The agricultural roots in Estrella were challenging until the railroad came to San Miguel, shortly before Paso Robles’ incorporation as a city in 1889. Dry farmed grain and feed, cattle, and sheep were produced in the region. It was a testament to their resilience, but not until the arrival of the railroad could these agriculturalists get their product to market in Los Angeles or San Francisco. It was with the railroad that more people came to establish roots in the area.
The Estrella District’s importance to not only the Paso Robles American Viticultural Area, but in viticulture in general, is evidenced in a Syrah clone called The Estrella Clone. This clone was named after the Estrella River Winery, which planted Syrah in 1975 using cuttings from the famed Chapoutier vineyard in Hermitage.
Elevations in the Estrella District range between 745 to 1,800 feet above sea level through a series of terraces and foothills. Vineyards are planted on flat surfaces and various slope angles and aspects. The warm summer days are cooled by modest maritime sea breezes through the Templeton Gap effect, as well as downslope winds from the eastern ranges, which is reflected by early morning fog in the summer. The soils in the Estrella are predominantly alluvial in nature, ranging from fine sandy loams to the more substantial clay loam.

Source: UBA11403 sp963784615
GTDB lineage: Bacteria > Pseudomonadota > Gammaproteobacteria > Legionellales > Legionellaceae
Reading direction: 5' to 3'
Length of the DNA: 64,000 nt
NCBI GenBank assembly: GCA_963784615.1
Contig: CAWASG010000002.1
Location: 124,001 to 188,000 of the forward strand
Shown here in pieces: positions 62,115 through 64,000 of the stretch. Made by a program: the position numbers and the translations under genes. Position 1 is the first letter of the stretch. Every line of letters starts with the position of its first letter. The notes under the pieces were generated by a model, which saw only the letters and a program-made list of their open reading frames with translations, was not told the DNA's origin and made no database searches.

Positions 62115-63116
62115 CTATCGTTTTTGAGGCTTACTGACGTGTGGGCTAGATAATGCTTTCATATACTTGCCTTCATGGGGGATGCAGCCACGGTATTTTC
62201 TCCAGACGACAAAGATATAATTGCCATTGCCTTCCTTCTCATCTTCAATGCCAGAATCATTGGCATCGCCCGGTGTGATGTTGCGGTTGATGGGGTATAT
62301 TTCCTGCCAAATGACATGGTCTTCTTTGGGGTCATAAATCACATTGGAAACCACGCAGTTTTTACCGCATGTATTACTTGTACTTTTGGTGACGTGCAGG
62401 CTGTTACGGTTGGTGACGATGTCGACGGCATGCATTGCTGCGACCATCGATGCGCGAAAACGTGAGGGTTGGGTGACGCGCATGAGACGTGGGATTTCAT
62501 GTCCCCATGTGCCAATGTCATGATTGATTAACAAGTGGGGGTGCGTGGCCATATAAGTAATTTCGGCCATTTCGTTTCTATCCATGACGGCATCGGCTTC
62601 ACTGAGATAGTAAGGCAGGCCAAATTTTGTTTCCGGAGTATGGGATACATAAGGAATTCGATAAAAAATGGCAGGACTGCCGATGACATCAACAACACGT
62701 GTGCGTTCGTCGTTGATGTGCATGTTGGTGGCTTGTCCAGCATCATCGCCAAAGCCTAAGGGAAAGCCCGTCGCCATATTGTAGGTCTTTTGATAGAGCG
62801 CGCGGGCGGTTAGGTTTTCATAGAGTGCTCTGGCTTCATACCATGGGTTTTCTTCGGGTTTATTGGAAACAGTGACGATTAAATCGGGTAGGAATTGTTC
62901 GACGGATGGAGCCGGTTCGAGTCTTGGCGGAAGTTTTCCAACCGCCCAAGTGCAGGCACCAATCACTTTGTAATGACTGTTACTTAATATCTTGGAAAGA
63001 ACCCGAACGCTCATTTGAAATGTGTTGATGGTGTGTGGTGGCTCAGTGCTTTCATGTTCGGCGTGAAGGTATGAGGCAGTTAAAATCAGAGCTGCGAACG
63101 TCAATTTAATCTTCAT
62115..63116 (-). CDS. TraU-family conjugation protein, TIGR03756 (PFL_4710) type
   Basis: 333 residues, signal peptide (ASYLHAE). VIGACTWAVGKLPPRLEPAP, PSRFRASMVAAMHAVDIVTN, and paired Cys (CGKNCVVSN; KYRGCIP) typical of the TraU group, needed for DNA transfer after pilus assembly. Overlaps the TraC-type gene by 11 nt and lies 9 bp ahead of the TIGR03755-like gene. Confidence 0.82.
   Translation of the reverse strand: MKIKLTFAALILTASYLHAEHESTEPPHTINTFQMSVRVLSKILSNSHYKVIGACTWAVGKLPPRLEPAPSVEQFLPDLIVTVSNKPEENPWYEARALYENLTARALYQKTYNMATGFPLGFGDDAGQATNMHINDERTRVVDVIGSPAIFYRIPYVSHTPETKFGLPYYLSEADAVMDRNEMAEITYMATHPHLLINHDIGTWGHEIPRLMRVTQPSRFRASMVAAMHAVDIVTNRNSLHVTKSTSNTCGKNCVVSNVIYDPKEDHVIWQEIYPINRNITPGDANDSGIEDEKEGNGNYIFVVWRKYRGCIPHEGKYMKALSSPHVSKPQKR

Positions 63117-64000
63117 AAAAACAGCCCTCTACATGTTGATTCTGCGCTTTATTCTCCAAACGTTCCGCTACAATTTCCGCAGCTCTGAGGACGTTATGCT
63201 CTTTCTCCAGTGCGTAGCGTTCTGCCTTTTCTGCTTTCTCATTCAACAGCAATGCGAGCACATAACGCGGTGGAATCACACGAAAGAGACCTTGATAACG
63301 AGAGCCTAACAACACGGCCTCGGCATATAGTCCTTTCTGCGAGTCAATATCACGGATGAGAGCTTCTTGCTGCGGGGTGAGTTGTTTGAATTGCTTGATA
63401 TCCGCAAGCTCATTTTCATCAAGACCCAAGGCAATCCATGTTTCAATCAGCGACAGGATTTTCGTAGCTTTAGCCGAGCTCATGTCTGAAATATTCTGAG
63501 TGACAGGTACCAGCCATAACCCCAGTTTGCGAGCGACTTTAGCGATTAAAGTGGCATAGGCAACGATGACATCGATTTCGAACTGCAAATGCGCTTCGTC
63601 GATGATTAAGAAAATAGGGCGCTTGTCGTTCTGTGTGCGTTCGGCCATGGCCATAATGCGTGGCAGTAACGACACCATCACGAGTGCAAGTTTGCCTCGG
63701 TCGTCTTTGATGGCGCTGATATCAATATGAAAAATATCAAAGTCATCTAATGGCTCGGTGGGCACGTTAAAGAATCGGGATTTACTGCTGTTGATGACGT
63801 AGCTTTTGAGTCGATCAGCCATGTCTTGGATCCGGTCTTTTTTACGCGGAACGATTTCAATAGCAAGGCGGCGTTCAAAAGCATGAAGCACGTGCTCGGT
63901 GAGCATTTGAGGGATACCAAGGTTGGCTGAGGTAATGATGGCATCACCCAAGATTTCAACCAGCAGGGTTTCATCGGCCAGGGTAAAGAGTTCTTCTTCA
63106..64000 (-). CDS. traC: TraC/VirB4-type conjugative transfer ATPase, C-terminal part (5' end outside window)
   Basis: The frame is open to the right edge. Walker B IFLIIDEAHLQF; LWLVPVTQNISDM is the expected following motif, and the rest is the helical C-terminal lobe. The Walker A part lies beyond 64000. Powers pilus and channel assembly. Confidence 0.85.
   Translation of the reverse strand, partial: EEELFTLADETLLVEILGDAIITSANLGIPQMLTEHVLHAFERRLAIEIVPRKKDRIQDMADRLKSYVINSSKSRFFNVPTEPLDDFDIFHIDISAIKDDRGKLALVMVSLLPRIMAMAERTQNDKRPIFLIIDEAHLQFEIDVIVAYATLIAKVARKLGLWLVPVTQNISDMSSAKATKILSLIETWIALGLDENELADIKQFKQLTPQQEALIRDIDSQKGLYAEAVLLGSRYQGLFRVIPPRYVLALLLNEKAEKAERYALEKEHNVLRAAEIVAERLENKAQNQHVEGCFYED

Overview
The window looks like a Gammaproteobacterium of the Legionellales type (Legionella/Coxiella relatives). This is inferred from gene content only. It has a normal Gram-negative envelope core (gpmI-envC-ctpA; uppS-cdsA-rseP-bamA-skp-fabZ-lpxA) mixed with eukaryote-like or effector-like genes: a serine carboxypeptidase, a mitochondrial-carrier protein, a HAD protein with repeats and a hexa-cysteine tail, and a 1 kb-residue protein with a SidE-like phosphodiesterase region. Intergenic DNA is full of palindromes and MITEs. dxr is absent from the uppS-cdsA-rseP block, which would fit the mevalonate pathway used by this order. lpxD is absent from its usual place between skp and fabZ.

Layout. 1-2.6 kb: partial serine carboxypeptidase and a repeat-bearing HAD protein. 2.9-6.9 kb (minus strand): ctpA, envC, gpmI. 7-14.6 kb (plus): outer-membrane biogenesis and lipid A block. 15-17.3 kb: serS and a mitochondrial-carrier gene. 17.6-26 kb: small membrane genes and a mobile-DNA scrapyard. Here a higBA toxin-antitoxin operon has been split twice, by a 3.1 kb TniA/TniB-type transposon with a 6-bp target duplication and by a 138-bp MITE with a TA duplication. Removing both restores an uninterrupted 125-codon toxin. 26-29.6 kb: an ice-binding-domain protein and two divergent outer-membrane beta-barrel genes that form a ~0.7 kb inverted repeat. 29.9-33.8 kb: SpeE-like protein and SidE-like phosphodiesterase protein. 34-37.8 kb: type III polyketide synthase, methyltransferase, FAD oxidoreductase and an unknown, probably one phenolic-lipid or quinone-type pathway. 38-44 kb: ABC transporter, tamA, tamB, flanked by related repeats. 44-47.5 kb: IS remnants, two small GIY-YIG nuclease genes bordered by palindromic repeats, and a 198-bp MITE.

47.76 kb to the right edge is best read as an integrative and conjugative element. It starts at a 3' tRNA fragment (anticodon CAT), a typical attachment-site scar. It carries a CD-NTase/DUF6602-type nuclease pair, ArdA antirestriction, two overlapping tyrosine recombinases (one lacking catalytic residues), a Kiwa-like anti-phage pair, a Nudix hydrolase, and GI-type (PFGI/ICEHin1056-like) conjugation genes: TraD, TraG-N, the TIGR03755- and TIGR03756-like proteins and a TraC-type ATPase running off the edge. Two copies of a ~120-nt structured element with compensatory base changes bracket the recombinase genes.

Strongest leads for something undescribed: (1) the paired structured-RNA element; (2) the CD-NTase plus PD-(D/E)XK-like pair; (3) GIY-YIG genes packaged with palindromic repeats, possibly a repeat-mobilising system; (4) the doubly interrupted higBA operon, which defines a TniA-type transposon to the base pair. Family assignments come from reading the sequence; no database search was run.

The terroir is quite perfect for the cultivation of premium wine grapes, warm days that lead to cool nights, moderate soil rooting depths control vigor in vines, and tempered water stress produce complex fruit flavors. Red varieties that do well in the Estrella district include Cabernet Sauvignon, Syrah, Merlot, Petite Sirah, and other Bordeaux varieties. White varieties seen to be doing well include Sauvignon Blanc, Viognier, and Chardonnay.
In the early 1960’s, Sylvester Feichtinger, father of now winery owner Sylvia, purchased the 400-acre Rancho Robles from country music legend Buck Owens, which is located in the heart of the Estrella district. Originally used for beef cattle and hay production, Rancho Robles became a vineyard in 1981 after the first grapes were planted. With the introduction of the state of the art winery facility in 1995, Le Vigne is one of the most established in the region.
There are many great reasons to visit Paso Robles and the surrounding areas. Whether you visit for the first time or call it home, we look forward to welcoming you to Le Vigne Winery where our home is your home.